We continue with this week’s kavannah (intention), which is: Being In The Unknown
In yesterday’s Omer reflection, we talked about the courage to “hang out” in the unknown. Today, we share a story about the feelings that can emerge when we inhabit a place of not knowing.
We were at the very first retreat as part of the 6th cohort of the Rabbinic Leadership Program of the Institute for Jewish Spirituality. It was our first session on meditation with our teacher, Rabbi Sheila Peltz Weinberg. Her instructions for this first practice session were simple: we were to pay attention to our breath. Just notice the breath as we inhaled and as we exhaled.
Simple, but not easy. For short periods of time, we practiced. Then we practiced some more, extending the silence. Then, Sheila rang the bell and invited us to ask questions about our experience during meditation practice.
Well, you would have thought she was teaching us quantum physics or to perform open heart surgery. So many hands immediately shot up: Is it wrong if I feel my breath only in my stomach/nostrils/throat? I must be doing this wrong because I keep falling asleep. Am I supposed to make all thoughts go away? How am I going to be able to teach my community meditation if I can’t get it right myself? The questions went on and on. It seemed like every hand was raised.
All of a sudden, Sheila said very kindly, “Okay everybody. Put your hands down.” She put her hand on her heart. “Let me tell you right now at the beginning of our two-year program together: You all got A’s. Already. You’ve made it.”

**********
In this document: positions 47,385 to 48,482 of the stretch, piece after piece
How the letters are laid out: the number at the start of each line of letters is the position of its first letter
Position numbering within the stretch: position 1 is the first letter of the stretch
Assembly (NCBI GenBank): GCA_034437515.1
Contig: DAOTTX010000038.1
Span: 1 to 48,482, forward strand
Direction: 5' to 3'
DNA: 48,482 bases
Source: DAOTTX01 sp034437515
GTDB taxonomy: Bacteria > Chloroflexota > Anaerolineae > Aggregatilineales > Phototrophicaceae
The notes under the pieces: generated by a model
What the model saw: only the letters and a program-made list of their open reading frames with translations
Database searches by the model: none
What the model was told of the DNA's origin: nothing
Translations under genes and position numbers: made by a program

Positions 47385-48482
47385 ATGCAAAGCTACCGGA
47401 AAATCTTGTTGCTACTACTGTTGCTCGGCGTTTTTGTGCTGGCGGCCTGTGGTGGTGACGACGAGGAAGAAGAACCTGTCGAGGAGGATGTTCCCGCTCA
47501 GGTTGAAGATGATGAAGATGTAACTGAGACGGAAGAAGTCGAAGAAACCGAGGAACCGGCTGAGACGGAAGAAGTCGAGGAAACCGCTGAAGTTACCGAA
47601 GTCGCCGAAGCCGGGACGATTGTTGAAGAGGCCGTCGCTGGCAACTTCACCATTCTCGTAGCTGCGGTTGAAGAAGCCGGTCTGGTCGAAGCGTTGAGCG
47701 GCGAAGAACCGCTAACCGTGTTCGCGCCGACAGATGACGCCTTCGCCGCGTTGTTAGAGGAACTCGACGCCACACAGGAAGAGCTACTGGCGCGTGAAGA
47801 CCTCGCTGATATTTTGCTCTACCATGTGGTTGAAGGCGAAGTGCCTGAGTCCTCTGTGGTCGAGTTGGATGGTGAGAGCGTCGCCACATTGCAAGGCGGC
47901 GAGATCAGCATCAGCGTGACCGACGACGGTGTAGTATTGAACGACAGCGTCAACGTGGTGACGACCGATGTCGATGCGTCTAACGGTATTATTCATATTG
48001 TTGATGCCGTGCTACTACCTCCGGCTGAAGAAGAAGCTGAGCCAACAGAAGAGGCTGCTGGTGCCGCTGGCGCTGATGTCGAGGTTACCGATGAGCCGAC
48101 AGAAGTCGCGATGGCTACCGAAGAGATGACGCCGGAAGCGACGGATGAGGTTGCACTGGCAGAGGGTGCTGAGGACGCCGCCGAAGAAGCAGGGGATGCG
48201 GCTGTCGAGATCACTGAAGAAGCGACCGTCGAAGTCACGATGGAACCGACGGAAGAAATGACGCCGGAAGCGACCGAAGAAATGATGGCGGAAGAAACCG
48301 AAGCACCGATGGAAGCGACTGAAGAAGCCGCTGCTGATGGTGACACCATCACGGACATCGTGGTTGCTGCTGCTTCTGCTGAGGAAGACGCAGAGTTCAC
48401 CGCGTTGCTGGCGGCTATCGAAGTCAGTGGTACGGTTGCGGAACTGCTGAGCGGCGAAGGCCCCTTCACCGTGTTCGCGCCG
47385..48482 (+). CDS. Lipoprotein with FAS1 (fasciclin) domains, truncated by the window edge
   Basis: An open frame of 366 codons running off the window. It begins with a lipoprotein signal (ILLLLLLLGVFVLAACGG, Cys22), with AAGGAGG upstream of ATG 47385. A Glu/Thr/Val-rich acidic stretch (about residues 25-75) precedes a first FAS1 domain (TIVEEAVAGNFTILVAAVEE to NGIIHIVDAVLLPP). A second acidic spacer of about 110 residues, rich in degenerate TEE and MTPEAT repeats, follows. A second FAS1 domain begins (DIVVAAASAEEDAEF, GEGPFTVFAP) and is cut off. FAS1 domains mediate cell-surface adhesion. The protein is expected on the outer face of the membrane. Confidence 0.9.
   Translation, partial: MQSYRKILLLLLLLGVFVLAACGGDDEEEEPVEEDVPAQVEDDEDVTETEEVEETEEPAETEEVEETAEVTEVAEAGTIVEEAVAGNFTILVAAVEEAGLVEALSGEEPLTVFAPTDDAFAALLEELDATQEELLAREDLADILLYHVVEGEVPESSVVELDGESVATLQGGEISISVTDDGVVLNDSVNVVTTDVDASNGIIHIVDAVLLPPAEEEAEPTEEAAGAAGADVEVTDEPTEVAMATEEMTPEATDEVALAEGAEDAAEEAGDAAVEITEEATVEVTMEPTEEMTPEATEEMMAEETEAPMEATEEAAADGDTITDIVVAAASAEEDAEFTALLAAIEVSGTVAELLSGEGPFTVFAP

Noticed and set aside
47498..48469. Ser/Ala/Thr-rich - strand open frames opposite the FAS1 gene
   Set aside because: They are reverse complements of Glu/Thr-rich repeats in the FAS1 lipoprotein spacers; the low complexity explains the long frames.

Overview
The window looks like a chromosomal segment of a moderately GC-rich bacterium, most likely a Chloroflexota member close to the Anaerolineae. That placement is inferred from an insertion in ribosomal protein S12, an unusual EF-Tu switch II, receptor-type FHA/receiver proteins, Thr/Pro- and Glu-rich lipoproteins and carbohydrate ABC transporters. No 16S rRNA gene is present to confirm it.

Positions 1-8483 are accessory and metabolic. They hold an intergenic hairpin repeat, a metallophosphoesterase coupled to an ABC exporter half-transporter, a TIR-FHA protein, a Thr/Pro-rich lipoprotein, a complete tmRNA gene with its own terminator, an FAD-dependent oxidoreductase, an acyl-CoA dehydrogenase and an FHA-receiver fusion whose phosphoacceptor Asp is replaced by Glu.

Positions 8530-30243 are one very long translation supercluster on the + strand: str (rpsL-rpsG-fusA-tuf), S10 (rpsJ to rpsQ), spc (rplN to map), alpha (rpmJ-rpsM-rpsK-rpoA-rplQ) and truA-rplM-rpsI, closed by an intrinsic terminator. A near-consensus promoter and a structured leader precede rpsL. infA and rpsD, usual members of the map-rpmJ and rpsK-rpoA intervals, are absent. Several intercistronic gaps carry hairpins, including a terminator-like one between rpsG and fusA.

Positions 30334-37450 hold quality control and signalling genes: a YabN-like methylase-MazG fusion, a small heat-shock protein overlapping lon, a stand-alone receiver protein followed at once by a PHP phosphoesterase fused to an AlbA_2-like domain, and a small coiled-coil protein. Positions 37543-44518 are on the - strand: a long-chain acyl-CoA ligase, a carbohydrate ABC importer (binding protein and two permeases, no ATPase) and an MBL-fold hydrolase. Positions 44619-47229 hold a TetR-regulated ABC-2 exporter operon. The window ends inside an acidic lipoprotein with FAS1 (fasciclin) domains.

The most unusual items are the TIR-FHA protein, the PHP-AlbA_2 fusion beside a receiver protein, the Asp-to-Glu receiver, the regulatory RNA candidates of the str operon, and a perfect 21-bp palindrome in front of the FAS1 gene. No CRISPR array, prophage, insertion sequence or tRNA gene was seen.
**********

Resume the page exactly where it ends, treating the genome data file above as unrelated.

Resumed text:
Tears sprung to our eyes. And as we looked around the room and made eye contact with each other, it was clear that Sheila’s words had touched a deep place in so many of us. Our shoulders dropped, we exhaled deeply and we sank into the truth of that moment.
Sheila sensed what was underneath the multitude of our questions. Here we were — a group of highly educated and accomplished people who were used to knowing and had worked hard to “know.” Confronted with learning a new practice, we wanted to get it “right” and we wanted to be successful.
Even learning to sit in silence and notice our breath can be like the wilderness.
The question to each one of us on this twenty-fourth day of the Omer is: There will be no grades given in Journey of the Soul — but if you knew you already received an “A” for this adventure, how would you feel?
Mindfulness Practice: Set aside some time to sit in silence. Call to your mind something you are in the process of learning or working with that is totally new for you. Put your hand on your heart. Breathe in lovingkindness. Breathe out the need to know or to get it “right.”
Blessing for Counting the Omer:
Barukh ata Adonai Eloheinu Melekh ha’Olam asher kid’shanu b’mitzvotav v’tzivanu al sefirat ha’omer.
Blessed are you, Adonai our God, Holy One of Blessing, who makes us holy with sacred obligations and commands us to count the Omer.
Counting: Today is the twenty-fourth day, totaling three weeks and three days of the Omer: Hayom arba-ah v’esrim yom, she-haim sh’losha shavuot u’sh’losha yamim la-omer.
Rabbi Jill Zimmerman and Rabbi Cindy Enger
*(Journey of the Soul: Making the Omer Count is a project of Rabbi Jill Zimmerman and Rabbi Cindy Enger. To subscribe and receive each Omer day in your email, please click here.)